We all know the story of the man who found himself in the belly of a great fish. I’ve always found this book of the Bible interesting, and it always makes me smile (will tell you why later). That said, the story carries some important lessons that can help us tremendously.
The prophet of God made decisions that we would typically not expect of someone in his position, and yet those decisions can now be a source of insight into God’s perspective of life. If Jonah could tell us what he learned from his experience I think it would go something like this.
We have freewill and God will let us exercise it
Now the word of the Lord came to Jonah the son of Amittai, saying, “Arise, go to Nineveh, that great city, and call out against it, for their evil has come up before me.” But Jonah rose to flee to Tarshish from the presence of the Lord. (Jonah 1:1-3)
God gave Jonah clear instructions to go Nineveh and ask them to repent so that their city would not be destroyed. The prophet knew what he was told but did not feel like obeying and why? The reason being his obedience in past times had not yielded much (more on that ahead). However he exercised his freewill to say no to God. He went to Joppa and found a ship going to Tarshish, paid the fare and was soon on a cruise away from the ‘difficult’ demands of his God.
I know all of us can relate to this, there are times when doing what God says seems difficult and unfruitful so we pay our fare and head to our very own “Tarshish”. In the meantime God looks on and lets us have our way.
We really cannot get away from God
I hope someone said Amen because it is a good thing God will never leave us, more especially when we disobey him. Jonah was really enjoying his cruise, so much so that he was fast asleep during a great storm that had suddenly hit the sea.
The Lord hurled a great wind upon the sea, and there was a mighty tempest on the sea, so that the ship threatened to break up. Then the mariners were afraid, and each cried out to his god. And they hurled the cargo that was in the ship into the sea to lighten it for them. But Jonah had gone down into the inner part of the ship and had lain down and was fast asleep. (Jonah 1:4-5)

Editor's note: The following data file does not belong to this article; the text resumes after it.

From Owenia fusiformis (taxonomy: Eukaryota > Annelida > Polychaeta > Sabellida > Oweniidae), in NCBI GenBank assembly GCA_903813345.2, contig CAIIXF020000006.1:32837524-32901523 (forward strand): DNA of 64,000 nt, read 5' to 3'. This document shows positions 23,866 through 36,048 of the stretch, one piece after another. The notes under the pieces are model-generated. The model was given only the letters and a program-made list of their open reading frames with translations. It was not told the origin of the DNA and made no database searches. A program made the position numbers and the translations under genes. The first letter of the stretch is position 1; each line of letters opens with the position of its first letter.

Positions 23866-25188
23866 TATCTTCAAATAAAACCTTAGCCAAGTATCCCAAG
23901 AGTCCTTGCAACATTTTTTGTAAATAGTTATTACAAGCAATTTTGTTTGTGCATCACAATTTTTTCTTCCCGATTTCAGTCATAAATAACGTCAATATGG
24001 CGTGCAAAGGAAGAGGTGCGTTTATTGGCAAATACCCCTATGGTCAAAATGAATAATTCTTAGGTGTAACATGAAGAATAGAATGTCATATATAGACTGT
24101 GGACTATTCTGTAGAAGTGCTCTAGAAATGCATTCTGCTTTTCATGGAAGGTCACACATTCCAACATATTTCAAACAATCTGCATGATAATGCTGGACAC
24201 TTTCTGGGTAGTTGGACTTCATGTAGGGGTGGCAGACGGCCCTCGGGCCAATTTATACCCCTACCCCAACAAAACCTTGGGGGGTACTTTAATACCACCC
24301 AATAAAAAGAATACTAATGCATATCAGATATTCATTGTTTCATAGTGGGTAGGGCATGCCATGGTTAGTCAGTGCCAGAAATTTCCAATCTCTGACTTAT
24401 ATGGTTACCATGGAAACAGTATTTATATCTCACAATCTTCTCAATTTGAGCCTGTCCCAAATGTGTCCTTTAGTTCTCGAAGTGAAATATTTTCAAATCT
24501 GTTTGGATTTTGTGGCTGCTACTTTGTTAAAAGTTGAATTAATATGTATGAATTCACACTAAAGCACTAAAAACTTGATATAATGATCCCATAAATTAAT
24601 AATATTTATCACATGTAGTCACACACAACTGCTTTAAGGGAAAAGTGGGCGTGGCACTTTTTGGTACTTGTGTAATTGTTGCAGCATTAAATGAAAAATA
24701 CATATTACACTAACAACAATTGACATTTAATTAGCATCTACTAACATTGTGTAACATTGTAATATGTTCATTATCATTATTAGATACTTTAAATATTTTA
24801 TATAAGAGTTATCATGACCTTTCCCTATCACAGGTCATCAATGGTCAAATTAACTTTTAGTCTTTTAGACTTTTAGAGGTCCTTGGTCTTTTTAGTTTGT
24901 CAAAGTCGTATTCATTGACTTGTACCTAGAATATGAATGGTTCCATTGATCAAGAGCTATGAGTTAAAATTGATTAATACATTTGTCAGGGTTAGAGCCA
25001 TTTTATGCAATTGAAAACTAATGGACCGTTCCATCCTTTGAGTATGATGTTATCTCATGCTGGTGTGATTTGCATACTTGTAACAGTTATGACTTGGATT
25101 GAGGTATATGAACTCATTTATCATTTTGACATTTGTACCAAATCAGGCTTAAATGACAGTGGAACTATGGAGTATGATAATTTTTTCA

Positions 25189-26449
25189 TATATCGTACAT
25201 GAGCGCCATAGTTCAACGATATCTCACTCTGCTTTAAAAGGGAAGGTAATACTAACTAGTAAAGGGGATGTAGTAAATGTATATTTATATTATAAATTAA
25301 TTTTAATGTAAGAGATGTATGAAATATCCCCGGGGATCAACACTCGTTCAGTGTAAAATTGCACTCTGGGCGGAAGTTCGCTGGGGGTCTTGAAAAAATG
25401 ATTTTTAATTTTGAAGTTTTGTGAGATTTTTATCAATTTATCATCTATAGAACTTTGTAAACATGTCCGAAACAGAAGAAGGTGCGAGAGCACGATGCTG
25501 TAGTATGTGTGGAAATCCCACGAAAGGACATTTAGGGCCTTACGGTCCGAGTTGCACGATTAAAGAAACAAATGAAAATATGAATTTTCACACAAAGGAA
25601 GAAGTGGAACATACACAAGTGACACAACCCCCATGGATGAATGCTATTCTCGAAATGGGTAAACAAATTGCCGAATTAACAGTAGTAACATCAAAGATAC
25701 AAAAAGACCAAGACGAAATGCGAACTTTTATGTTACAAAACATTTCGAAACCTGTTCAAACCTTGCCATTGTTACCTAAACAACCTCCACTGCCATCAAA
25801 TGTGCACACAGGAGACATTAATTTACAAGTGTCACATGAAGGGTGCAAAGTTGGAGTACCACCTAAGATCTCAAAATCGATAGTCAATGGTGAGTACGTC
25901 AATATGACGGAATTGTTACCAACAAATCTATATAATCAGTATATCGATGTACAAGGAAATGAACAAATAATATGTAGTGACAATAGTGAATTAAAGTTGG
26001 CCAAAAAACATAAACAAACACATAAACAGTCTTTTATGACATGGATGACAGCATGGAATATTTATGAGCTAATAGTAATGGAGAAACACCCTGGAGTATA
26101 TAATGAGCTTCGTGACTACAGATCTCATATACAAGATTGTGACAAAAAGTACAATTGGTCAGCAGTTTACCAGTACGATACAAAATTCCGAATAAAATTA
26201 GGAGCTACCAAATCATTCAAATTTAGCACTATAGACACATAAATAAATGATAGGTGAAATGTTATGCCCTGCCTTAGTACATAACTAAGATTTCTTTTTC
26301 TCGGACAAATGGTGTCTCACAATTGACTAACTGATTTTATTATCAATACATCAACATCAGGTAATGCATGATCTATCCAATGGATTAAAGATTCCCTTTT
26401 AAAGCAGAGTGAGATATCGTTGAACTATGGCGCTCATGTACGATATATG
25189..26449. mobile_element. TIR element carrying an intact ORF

So we see that some storms in life can actually come from God! They are meant to restore us to the safe and good path. We are allowed to make mistakes but because God is our loving Father, it is his responsibility to get us back on track.
The delight of the cruise won’t last that long
Jonah was rudely awaken from his holiday cruise!
So the captain came and said to him, “What do you mean, you sleeper? Arise, call out to your god! Perhaps he will give a thought to us, that we may not perish.”
The man calls Jonah a “sleeper” (there’s one smile) and I think it’s because he made a habit of it. But more importantly Jonah was shaken out of his self-allocated holiday and thrown directly into a perilous situation. Not a nice way to wake up.
The lesson here is that the wrong path is the wrong path, and ultimately leads to trouble. The trouble may come as a way of God’s correction or a consequence of the actions that we took in our disobedience. Not all our mistakes will lead to terrible situations (God’s grace is available) but continually saying no to God will result in unwanted situations.
God directs the life of a believer—even when you think otherwise
And they said to one another, “Come, let us cast lots, that we may know on whose account this evil has come upon us.” So they cast lots, and the lot fell on Jonah. (Jonah 1:7)
Remember that time at school when a member of the class said something funny and the teacher heard? “Who said that?” The teacher asked, and the person happened to be you! So as they did investigations to find out, you braced yourself for the inevitable outcome. That was Jonah, as they cast lots. He knew he was going to be found out, and begun to realize that he couldn’t run from God.
Now here’s something you might find strange: God’s purpose for our lives can sometimes only be fulfilled by our mistakes. Not because He wants us to go astray (and all choices remain ours) but because in his wisdom he decides that it will be more beneficial for others to see his strength through our weakness (2 Corinthians 12:9).
Ignoring God’s counsel can get us into some uncomfortable places
After the lot fell to Jonah they said to him, “Tell us on whose account this evil has come upon us. What is your occupation? And where do you come from? What is your country? And of what people are you?” And he told them “I am a Hebrew, and I fear the Lord, the God of heaven, who made the sea and the dry land.” (Jonah 1:8-9)
Jonah further explained that he had tried to flee from his God and that was the reason for the storm. He curiously was not embarrassed to say the God “who made the sea” (another smile). You knew that before you run from him Jonah!
On a serious note though, the men were fearful when he told them about his God. They asked him why he had to disobey Him and put their lives in danger. Meanwhile the sea got more violent and the men asked Jonah what they could do so that his God would stop the storm.
Jonah had been watching as they threw heavy sacks overboard to lighten the load.
So he said, “Pick me up and hurl me into the sea; then the sea will quiet down for you, for I know it is because of me that this great tempest has come upon you.” (Jonah 1:12).